The present directors of water treatment firm Hyflux should “step aside and allow new directors” to “deal with new offers” from prospective white knights in its restructuring process, said Securities Investors Association Singapore (SIAS).
SIAS founder, president and CEO David Gerald in a statement on Wednesday (3 June) highlighted that the association has been calling upon the Hyflux Board of Directors to step down since January this year due to its failure to successfully restructure the firm.
Mr Gerald said, however, that if the current Hyflux board chooses to remain, “it must work harder and be willing to communicate better with its stakeholders in a timely manner”.
He added that SIAS “is disappointed that the Board has on numerous occasion fail to respond to questions raised on behalf of our retail investors in Hyflux”.
“Hyflux Board has to decide whether it can or cannot find the white knight to salvage the company. Two years have passed and to-date it has not succeeded in successfully restructuring the company,” Mr Gerald stressed, referencing the failed agreements with Middle Eastern utility firm Utico and SM Investments (SMI), the Singapore unit of Hyflux’s debt consortium Salim-Medco.
Mr Gerald’s statement followed media reports of a joint criminal probe by the Commercial Affairs Department (CAD) of the Singapore Police Force, the Monetary Authority of Singapore (MAS), and the Accounting and Corporate Regulatory Authority (ACRA) into Hyflux and its current and former directors for suspected false and misleading statements, breach of disclosure requirements, as well as non-compliance with accounting standards.
Authorities said, however, that they do not intend to interfere Hyflux’s current reorganisation plans with the criminal investigation.
“The investigations are not intended to interfere with Hyflux’s current reorganisation plans as they focus on determining the role of the subjects in the alleged disclosure lapses and non-compliance with accounting standards between 2011 and 2018,” according to authorities.
Responding to this issue, Hyflux in a bourse filing on Tuesday stated that the authorities have sent a notice to the company, requesting it to provide certain information and documents relating to the Tuaspring desalination plant.
Hyflux noted that it will make further announcements as and when there are any updates, adding that the company is “presently assisting and will cooperate fully with CAD in its investigations”.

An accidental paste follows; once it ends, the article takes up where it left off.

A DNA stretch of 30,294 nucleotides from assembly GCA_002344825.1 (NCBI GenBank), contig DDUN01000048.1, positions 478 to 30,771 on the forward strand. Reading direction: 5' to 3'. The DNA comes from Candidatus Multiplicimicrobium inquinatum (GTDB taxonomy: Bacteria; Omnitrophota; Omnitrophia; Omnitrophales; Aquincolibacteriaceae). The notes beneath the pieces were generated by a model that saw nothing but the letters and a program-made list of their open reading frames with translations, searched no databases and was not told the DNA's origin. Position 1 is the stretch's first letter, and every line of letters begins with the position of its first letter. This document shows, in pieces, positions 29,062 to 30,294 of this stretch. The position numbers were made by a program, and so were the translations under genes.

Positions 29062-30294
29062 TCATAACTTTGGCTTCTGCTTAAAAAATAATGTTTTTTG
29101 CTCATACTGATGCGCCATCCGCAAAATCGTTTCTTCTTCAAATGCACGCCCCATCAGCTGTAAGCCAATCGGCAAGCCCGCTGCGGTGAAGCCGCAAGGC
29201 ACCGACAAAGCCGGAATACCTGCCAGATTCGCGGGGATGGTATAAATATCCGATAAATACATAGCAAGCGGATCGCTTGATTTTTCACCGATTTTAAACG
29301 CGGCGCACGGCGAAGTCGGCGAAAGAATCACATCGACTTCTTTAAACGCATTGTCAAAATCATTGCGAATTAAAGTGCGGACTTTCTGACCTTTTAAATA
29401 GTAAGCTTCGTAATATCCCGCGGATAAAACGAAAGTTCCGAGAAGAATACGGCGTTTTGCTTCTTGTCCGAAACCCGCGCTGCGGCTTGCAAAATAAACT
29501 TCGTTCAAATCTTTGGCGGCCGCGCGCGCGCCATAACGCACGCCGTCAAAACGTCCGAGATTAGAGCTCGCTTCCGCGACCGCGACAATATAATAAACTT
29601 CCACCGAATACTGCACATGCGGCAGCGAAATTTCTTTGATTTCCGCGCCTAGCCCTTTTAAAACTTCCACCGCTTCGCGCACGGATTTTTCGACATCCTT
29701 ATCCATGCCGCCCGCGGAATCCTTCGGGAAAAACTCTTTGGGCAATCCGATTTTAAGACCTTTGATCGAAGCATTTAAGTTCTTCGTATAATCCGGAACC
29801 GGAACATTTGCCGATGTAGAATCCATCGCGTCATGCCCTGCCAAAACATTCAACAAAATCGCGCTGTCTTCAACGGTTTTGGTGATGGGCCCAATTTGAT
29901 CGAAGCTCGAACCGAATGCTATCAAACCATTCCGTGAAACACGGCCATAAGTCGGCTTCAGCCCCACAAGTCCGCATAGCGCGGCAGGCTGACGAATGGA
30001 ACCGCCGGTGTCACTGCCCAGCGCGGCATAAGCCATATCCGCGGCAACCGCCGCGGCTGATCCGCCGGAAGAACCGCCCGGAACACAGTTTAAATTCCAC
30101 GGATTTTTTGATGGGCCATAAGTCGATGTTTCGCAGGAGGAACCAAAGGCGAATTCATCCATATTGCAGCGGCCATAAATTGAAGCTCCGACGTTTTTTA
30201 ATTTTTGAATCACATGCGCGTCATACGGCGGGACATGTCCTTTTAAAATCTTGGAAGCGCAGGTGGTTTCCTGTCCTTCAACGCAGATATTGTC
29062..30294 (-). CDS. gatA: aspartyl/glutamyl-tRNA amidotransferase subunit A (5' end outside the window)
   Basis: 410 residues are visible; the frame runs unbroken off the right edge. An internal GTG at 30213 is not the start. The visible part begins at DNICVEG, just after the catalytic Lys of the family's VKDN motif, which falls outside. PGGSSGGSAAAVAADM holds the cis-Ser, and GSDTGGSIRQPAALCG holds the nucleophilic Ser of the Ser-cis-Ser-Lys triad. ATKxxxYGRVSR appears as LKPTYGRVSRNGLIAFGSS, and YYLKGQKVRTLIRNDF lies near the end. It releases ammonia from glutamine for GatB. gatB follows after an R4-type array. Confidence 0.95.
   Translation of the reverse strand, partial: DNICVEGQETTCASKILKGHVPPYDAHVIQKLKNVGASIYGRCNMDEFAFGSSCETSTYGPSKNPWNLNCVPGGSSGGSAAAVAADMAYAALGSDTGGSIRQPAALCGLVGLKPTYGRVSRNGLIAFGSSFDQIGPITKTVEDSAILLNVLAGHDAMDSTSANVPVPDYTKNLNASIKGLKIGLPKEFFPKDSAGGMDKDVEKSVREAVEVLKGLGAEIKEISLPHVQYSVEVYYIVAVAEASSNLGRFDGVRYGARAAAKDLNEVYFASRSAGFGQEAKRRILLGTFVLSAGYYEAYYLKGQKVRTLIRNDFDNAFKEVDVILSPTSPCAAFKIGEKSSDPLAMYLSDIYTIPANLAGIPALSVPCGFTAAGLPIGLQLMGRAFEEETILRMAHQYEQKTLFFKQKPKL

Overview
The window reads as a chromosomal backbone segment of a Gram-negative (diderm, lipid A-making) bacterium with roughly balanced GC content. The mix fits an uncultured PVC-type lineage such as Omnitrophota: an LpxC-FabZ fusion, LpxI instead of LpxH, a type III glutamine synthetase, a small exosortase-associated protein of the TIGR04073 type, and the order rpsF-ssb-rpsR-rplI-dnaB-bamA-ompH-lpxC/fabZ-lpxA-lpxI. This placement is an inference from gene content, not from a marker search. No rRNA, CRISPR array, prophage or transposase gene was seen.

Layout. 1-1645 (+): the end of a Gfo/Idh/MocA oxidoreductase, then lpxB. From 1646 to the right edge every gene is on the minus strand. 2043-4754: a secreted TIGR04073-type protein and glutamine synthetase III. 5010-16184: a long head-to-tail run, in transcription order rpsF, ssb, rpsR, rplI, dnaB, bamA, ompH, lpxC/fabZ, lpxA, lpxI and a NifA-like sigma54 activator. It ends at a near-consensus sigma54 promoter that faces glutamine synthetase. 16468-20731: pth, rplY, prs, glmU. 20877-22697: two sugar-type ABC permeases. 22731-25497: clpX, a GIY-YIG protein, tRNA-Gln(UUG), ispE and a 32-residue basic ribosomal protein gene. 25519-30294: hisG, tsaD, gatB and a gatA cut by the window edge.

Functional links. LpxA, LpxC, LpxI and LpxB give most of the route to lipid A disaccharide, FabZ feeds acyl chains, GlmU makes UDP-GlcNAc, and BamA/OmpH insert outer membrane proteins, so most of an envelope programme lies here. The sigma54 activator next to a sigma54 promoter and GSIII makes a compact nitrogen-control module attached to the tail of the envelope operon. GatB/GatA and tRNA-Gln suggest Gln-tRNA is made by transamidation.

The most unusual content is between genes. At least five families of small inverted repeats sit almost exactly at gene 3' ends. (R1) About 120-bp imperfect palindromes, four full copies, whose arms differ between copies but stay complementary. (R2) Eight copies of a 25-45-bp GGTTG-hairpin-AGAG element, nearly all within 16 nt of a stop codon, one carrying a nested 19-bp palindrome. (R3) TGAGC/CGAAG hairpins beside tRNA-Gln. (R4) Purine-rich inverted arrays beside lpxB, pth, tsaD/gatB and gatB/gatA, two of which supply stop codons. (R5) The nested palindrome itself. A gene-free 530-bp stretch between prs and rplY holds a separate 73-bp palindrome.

It is believed that those who served as board of directors during the period between 2011 and 2018 — including founder Olivia Lum — will be under investigation.
Touching on bondholding investors as well as perpetual securities and preference (P&P) holders who have approached SIAS for assistance in taking legal action against the Hyflux Board, Mr Gerald said that the association has “advised the investors interested in legal action to seek their own legal counsel or wait for the right time that would warrant such an action”.
This is because “such an initiative now would affect any restructuring plan”, he explained.
“SIAS still hopes that the Hyflux Board will do the right thing expeditiously in the interest of all investors who have put their faith in them and were ready to part with their money on the basis on what was put out in their documents,” said Mr Gerald, adding that the current criminal investigation is “a troubling situation for all stakeholders of Hyflux”.
Bloomberg reported on 12 March last year that around 34,000 retail investors in the beleaguered company are at risk of losing up to 90 per cent of their capital in the company’s new restructuring plan.
In addition to the potential losses of junior securities holders, senior securities holders and banks will most likely lose around 75 per cent of their capital invested in Hyflux.
The same month, Hyflux had reportedly mentioned adjusting its restructuring strategy in a bid to assist its retail investors, including scaling-down incentive plans for staff for completing projects and future payout sharing by creditors.